There’s a lot of rich historical data contained within the indexes that Australian GLAM organisations provide to help people navigate their records. These indexes, often created by volunteers, allow access by key fields such as name, date or location. They aid discovery, but also allow new forms of analysis and visualisation. Kate Bagnall and I wrote about some of the possibilities, and the difficulties, in this recently published article.
Many of these indexes can be downloaded from government data portals. The GLAM Workbench demonstrates how these can be harvested, and provides a list of available datasets to browse. But what’s inside them? The GLAM CSV Explorer visualises the contents of the indexes to give you a sneak peek and encourage you to dig deeper.
There’s even more indexes available from the NSW State Archives. Most of these aren’t accessible thought the NSW government data portal yet, but I managed to scrape them from the website a couple of years ago and made them available as CSVs for easy download.
It’s Family History Month at the moment, and the other night I thought of an interesting little experiment using the indexes. I’ve been playing round with Datasette lately. It’s a fabulous tool for exploring tabular data, like CSVs. I also noticed that Datasette’s creator Simon Willison had added a search-all plugin that enabled you to run a full text search across multiple databases and tables. Hmmm, I wondered, would it be possible to use Datasette to provide a way of searching for names across all those GLAM indexes?
After a few nights work, I found the answer was yes.
(The cloud service it uses runs on demand, so if it has gone to sleep, it might take a little while to wake up again – just be patient for a few seconds.)
Currently, the GLAM Name Search interface lets you search for names across 195 indexes from eight GLAM organisations. All together, there’s a total of more than 9.2 million rows of data to explore!
It’s simple to use – just enter a name in the search box and Datasette will search each index in turn, displaying the first five matching results. You can click through to view all results from a specific index. Not surprisingly, the aggregated name search only searches columns containing names. However, once you click through to an individual table, you can apply additional filters or facets.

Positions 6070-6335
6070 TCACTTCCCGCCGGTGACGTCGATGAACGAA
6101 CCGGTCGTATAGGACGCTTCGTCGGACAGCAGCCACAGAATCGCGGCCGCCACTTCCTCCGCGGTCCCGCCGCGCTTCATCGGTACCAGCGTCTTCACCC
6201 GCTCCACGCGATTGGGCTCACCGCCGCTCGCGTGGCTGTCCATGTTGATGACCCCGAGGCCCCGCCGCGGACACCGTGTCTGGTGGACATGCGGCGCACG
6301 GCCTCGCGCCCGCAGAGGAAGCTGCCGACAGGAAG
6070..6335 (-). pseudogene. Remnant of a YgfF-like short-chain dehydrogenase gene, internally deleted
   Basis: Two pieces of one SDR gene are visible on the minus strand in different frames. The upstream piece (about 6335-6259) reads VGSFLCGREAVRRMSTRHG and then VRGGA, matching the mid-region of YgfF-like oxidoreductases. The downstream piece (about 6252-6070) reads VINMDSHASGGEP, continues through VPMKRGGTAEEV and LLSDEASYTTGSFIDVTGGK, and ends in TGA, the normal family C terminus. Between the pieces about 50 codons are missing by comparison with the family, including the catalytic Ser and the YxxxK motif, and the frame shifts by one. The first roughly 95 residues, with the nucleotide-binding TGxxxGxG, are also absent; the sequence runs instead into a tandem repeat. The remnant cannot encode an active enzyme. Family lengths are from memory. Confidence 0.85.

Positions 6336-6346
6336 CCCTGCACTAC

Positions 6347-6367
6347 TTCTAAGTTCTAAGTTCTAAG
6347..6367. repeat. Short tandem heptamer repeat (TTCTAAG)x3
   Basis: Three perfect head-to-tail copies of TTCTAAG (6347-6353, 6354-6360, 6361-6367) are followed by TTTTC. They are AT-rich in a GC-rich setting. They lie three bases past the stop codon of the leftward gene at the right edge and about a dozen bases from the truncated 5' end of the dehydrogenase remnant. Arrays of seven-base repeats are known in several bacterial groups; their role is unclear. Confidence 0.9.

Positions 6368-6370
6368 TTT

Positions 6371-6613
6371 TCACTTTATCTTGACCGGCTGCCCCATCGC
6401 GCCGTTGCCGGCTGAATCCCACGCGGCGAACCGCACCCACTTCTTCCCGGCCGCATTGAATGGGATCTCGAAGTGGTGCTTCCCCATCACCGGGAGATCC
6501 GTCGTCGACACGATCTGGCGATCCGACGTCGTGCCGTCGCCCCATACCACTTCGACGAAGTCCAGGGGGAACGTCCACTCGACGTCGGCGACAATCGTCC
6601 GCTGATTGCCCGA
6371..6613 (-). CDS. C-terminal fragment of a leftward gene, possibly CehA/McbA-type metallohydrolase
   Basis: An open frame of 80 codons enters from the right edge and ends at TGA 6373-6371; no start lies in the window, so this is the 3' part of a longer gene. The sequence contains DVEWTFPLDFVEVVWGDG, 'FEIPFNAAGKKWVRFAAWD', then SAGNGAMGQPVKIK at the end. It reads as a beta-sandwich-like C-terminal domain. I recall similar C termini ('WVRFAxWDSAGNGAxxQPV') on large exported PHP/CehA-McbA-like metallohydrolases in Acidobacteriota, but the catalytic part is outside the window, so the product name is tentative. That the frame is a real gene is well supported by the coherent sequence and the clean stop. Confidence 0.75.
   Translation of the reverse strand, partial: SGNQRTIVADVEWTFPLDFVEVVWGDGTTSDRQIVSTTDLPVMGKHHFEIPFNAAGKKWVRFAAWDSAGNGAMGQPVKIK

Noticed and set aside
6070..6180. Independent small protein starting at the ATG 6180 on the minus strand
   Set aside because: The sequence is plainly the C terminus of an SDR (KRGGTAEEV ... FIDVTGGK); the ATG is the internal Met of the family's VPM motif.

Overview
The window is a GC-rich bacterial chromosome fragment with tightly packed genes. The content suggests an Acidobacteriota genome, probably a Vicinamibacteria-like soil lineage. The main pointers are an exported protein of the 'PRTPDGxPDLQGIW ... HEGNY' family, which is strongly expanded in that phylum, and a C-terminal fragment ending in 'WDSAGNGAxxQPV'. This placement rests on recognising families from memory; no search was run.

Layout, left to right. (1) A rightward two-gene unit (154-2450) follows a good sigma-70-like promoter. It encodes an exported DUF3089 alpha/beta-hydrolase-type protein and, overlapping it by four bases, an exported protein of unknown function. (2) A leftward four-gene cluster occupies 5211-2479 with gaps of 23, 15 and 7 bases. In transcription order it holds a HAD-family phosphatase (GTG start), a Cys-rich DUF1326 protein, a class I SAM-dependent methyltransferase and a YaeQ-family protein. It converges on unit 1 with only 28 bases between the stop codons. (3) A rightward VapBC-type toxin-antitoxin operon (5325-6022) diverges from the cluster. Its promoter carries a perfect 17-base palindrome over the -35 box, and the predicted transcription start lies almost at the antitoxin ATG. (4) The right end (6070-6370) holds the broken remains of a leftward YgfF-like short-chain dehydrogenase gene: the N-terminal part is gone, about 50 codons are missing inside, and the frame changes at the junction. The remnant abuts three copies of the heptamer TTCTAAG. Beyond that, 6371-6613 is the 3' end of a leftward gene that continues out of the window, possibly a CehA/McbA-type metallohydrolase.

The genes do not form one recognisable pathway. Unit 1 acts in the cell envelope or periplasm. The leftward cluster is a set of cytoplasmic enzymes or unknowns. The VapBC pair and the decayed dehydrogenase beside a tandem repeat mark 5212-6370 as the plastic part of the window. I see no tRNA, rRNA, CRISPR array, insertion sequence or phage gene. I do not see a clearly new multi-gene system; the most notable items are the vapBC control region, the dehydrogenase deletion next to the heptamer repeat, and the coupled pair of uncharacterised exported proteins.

To create the aggregated search interface I worked through the list of CSVs I’d harvested from government data portals to identify those that contained names of people, and discard those that contained administrative, rather than historical data. I also made a note of the columns that contained the names so I could index their contents once they’d been added to the database. Usually these were fields such as
Given names, but sometimes names were in the record title or notes.
Datasette uses SQLite databases to store its data. I decided to create one database for each GLAM organisation. I wrote some code to work through my list of datasets, saving them into an SQLite database, indexing the name columns, and writing information about the dataset to a
metadata.json file. This file is used by Datasette to display information such as the title, source, licence, and last modified date of each of the indexes.
Once that was done, I could fire up Datasette and feed it all the SQLite databases. Amazingly it all worked – searching across all the indexes was remarkably quick! To make it publicly available I used the Datasette
publish to push everything to Google CloudRun (about 1.4 gb of data). The first time I used CloudRun it took some time to get the authentication and other settings working properly. This time was much smoother. Before long it was live!
Once I knew it all worked, I decided to add in another 59 indexes from the NSW State Archives. I also plugged in a few extra indexes from the Public Record Office of Victoria. These datasets are stored as ZIP files in the Victorian government data portal, so it took a little bit of extra manual processing to get everything sorted. But finally I had all 195 indexes loaded.
What now? That depends on whether people find this experiment useful. I have a few ideas for improvements. But if people do use it, then the costs will go up. I’m going to have to monitor this over the next couple of months to see if I can afford to keep it going. If you want to help with the running costs, you might like to sign up as a GitHub sponsor.
And please let me know if you think it’s worth developing! #dhhacks